Rusty-haired SaxifrageDiminutive Giants
Feb 6, 2006
While winter can still have us clasped to it’s wet and windy breast, there are some tough and hardy plants that dare to defy the vagaries of our weather. On sloping, open, rocky knolls they take advantage of any sun that manages to appear, the rocks acting as a heat sink, contributing to balmier conditions. The plants themselves have evolved as short, sturdy ground huggers that are well placed to withstand desiccating winds.
Depending on the weather of any particular year, the miniscule rusty-haired saxifrage can often be seen flowering in mid-February to early March, raising it’s stalks of crisp, white, 5-petaled flowers with their bright red anthers above the shiny, leathery, toothed leaves. Appearing with or soon after, often on the north side of rocky knolls, you can find the delicate and diminutive satinflower. Their petite, iris-like leaves hold up the flamboyant, pinkish-purple, bell-shaped shiny petals, like so many balloons from which the air is slowly escaping. Blue-eyed Mary is another of these tough but tiny harbingers of spring. Shaped like a minute, simplified version of the garden variety snapdragon, blue-eyed Mary, as it’s name suggests, is a lovely, almost periwinkle blue with a white throat. You can sometimes come across many of them flourishing together, giving a soft hazy blue aspect to the hillside. Monkeyflowers, like blue-eyed Marys, are annuals, but these miniatures are a brilliant yellow with a reddish brown blotch on their lower petal. They can occasionally be found in profusion, defying gravity, as they bloom in the steepest crevices which are seasonally rich with seepage. Springold, a slightly larger plant in the carrot family, also proclaims winter’s end with a cheerful, yellow splendor that can last for weeks on end. Indeed, the plants seem to bloom according to a personalized schedule that means some springold plants can be found blooming during many months. I have seen some in bloom in November through to June or even July, in the right conditions. The thickened taproots are said to be the wild carrot eaten by First Nations. Care should be taken to positively identify the plants as some members of the carrot family are extremely toxic (poison hemlock), however all of the Lomatium genus (of which springold is a member), are edible. Generally the toxic carrot family plants like moist conditions, while the edible ones prefer dry, fast draining soils.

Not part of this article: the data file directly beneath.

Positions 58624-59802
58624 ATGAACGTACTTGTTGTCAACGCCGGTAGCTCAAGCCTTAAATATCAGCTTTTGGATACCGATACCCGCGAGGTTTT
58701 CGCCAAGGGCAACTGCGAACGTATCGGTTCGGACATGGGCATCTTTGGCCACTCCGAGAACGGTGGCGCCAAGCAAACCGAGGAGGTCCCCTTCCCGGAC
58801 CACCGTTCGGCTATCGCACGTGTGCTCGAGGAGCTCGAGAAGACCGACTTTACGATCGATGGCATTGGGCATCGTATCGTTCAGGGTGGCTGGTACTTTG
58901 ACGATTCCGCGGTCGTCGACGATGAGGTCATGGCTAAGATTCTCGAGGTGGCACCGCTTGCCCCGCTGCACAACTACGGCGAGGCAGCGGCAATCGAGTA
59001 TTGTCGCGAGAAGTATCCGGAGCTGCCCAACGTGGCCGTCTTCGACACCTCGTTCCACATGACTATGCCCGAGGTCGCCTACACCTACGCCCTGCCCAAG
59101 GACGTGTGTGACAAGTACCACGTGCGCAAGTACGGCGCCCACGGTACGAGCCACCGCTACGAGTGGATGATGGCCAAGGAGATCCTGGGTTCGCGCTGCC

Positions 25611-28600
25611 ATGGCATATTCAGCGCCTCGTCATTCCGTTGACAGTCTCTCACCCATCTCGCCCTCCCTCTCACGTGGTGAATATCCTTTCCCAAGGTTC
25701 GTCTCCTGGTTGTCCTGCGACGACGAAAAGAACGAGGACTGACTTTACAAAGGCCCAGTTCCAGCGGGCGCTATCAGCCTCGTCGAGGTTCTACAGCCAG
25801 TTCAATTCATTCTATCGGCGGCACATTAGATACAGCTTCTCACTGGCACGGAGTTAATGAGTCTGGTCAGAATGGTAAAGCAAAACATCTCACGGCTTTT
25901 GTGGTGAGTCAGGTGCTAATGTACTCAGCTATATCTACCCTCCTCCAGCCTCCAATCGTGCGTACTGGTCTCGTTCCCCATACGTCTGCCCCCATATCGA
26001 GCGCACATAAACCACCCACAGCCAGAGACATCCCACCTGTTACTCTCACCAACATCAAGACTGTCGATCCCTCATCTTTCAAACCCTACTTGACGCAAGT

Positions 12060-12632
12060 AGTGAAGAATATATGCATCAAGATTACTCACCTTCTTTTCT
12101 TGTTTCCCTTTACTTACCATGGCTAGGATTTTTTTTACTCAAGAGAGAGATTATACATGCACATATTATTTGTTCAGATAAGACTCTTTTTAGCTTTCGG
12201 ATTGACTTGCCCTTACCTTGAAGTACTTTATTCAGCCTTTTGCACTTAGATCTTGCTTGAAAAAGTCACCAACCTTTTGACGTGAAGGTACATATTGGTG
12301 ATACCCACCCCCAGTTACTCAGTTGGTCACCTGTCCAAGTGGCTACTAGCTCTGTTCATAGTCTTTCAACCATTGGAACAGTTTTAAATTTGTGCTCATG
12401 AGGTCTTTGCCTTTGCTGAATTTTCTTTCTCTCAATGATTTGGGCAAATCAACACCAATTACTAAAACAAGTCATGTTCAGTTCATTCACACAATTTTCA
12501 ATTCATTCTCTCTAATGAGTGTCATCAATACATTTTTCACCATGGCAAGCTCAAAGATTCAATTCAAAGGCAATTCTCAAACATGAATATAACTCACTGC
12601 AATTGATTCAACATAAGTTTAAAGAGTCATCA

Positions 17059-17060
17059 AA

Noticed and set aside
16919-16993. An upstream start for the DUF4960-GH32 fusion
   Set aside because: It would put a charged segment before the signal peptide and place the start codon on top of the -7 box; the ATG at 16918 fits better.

All of us who have driven past our famous St Mary’s churchyard know that this is also the season for shooting stars and fawn lilies. The vibrant pink flowers of the shooting stars closely resemble the cultivated cyclamen that is a common house or garden plant and the roundish, thick leaves show adaptation to early cold springs by lying close to the ground. The fawn or Easter lily almost carpets the churchyard with a sea of nodding white blooms that rise above two mottled fawn-like leaves. It is no wonder that we have visitors who make a special trek each year to capture, for a few moments, the beauty of this churchyard, a remnant of the grassy fields that once were common and the product of much attention from a committed group of caretakers.
Rocky knolls are not the only place to find early bloomers. There is a flowering currant on the left as you enter Devonian Park that I have seen in cautious bloom as early as mid-February. The skunk cabbage patch at the corner of Taylor Road and Rocky Point are in bloom by now, their bright yellow spaths thrusting through the wet, nutrient rich soils they love.
Treat yourself to a ramble over some moss balds this month (although you need to stay on the paths and not disturb the moss and plants), and see what minute jewels you can find blooming right down there at ground zero. Wear some old jeans or rain pants so that you can kneel down and appreciate their exquisite beauty and adaptations. See how the moss looks like a tiny, miniature forest and the flowers like lush tropical blooms? Perspective is everything, isn’t it?